OKLAHOMA CITY (KFOR) – A U.S. senator from Oklahoma is back in the Sooner State to discuss what if happening at the U.S. Capitol.
Sen. James Lankford, (R-Oklahoma), says as lawmakers at the United States Capitol talk about the debt ceiling, there will be tough discussions about excess spending.
“We’re not gonna default on our debt. No one wants to default on our debt, but we do need to have real, adult conversations about what are we gonna do on our spending. We’re over $1 trillion in overspending each year, not $1 trillion in total spending, overspending $1 trillion every year. There’s a moment that we’ve got to be able to pause and say, ‘OK, what are we going to do?’ We can’t fix it in a year but we’ve gotta change the trajectory of how we’re doing our spending and then see if we can get back in the balance over the course of several years,” Lankford said.
Lankford says cuts don’t necessarily need to be made to assistance programs, adding that there are plenty of items that can be considered wasteful spending.
“For all the folks who say, ‘There’s nowhere to cut, the government’s totally efficient;’ I always respond and say, ‘No, there’s lots of areas of waste in government.’ We put out every year a book called ‘Federal Fumbles’ This is our seventh of them where we won’t highlight every area of waste but we’ll pull some examples and say, ‘This is an area that federal tax dollars are spent. Is everybody OK with this?’ And try to release that out for people to see and just hopefully start a dialogue about it. And it’s things like, we did a study of butchers’ language in Paris. Apparently, butchers in Paris have their own secret language and so we did American tax dollars to do that. We did a study of German butterflies and paid a Swedish scientist to be able to go do that study. We spent $4 million on putting a new wine trail through Napa Valley, California, one of the wealthiest communities in the world. And I just asked the question, ‘Why do the people of Oklahoma, working two jobs, having to pay taxes to be able to pay for the wine trail through Napa Valley, California?’ So they’re just practical things that we put out there; some are small, some are large. But we wanna say, ‘Ok, let’s look at how we’re spending, the process of how these decisions get made’ so we can do this better to actually focus on national defense and education,” he said.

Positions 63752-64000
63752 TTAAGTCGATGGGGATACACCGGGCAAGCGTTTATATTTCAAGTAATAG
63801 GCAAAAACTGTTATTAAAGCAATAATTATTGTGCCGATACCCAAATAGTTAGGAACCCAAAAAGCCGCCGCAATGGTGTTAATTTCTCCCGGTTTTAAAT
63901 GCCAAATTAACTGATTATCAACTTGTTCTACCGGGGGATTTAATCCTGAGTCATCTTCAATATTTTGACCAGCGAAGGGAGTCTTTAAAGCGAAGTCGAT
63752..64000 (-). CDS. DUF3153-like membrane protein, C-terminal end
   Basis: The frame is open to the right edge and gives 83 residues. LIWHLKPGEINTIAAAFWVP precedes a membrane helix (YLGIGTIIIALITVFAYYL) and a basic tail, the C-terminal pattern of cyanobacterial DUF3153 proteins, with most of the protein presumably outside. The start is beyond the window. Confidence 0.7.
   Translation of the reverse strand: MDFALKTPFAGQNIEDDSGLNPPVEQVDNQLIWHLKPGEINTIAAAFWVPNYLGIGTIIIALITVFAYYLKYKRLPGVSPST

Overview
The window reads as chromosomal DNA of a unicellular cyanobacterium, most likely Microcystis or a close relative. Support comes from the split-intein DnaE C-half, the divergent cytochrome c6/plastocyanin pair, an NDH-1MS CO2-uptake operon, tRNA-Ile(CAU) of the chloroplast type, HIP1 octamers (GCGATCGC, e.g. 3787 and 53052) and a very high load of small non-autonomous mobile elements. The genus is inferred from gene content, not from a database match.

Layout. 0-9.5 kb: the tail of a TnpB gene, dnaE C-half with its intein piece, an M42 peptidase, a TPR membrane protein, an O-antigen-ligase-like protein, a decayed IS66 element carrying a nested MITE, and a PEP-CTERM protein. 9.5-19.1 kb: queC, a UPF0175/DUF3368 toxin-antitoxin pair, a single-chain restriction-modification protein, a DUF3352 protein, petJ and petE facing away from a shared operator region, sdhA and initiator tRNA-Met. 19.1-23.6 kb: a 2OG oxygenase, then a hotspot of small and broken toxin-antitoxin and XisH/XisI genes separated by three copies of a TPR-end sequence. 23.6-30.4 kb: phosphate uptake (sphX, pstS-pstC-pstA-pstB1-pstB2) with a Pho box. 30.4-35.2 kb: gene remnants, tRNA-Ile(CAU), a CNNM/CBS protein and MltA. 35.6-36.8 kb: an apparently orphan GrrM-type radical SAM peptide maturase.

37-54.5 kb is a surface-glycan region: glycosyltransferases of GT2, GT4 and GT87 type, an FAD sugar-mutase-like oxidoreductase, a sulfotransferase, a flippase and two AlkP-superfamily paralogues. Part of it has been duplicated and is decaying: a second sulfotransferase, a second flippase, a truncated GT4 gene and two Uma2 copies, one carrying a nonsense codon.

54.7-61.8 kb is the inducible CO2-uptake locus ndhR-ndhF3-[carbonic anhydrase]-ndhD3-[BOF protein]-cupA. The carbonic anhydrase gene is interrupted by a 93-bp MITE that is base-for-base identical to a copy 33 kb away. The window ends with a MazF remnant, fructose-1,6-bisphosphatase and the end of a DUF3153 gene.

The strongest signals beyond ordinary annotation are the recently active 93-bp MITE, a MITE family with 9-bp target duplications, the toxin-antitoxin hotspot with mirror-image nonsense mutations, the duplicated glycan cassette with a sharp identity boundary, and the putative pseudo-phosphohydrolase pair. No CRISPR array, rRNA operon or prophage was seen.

Lankford says wasteful spending is not something that can be attributed to one particular party or politician.
“This is not a partisan issue. This is a government waste issue and it’s a decision-making issue. When I look at it and say, ‘There are key things that everyone expects us to do; national security, infrastructure, water systems. I mean, all those things, distinctly governmental entities. Let’s do those and do those well and then ask the question, what can we afford after that? But right now, there are all these grants, all these earmarks and things that are put out that I look at and I go, no one can explain why that’s there other than just someone felt like I had some extra money, I’m going to do it. That extra money is actually our money and it needs to be saved or put towards deficit reduction,” Lankford said.
When asked about the particular projects in Oklahoma that might be considered wasteful, Sen. Lankford said the Sooner State has a different philosophy.
Lankford says the Rock and Roll Hall of Fame received $1 million in federal funds, while the New York Metropolitan Opera received $750,000.
That funding paid for the opera’s fire suppression system, even though it is one of the most prosperous venues in the nation.
“But you look at the Bob Dylan Center in Tulsa. We need federal dollars for that. We can get federal dollars for these sorts of things. We paid for those things. Those communities, New York City, I guarantee you has enough money they can pay for the fire suppression system there. And people may say, ‘Well it needs to be done.’ And I understand it needs to be done but does it need to be done by the people of Oklahoma, paying for the fire suppression system there.”